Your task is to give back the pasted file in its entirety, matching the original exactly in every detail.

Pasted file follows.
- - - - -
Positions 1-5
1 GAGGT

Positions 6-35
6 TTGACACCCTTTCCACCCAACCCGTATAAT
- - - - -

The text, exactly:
Positions 1-5
1 GAGGT

Positions 6-35
6 TTGACACCCTTTCCACCCAACCCGTATAAT